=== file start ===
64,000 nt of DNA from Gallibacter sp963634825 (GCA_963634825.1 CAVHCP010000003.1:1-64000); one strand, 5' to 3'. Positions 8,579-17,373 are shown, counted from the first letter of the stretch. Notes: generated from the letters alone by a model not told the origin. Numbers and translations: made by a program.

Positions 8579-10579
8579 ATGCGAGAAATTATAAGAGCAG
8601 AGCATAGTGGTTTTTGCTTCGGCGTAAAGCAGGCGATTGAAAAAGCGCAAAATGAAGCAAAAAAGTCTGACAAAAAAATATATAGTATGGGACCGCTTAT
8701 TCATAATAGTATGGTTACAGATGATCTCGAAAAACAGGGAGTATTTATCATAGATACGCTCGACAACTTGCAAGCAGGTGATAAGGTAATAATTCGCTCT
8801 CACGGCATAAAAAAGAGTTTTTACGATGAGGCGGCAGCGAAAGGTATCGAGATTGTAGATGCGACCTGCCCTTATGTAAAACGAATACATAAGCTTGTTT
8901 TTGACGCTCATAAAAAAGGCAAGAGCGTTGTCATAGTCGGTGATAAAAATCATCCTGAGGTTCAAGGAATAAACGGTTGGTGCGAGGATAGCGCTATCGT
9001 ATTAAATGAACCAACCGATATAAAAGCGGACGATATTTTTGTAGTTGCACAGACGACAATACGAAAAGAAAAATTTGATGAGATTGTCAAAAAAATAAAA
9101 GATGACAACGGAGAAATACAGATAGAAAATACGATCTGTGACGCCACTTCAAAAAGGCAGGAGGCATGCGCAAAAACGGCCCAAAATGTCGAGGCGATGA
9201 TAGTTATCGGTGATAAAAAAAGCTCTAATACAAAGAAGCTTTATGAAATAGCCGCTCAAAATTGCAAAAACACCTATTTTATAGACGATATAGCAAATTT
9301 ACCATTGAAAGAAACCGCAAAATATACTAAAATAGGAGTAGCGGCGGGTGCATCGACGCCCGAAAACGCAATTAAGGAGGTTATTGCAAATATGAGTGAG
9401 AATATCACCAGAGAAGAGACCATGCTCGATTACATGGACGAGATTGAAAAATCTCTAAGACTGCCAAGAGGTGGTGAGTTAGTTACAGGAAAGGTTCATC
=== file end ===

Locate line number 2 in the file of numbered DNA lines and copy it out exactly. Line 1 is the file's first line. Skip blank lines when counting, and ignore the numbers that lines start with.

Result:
Positions 8579-10579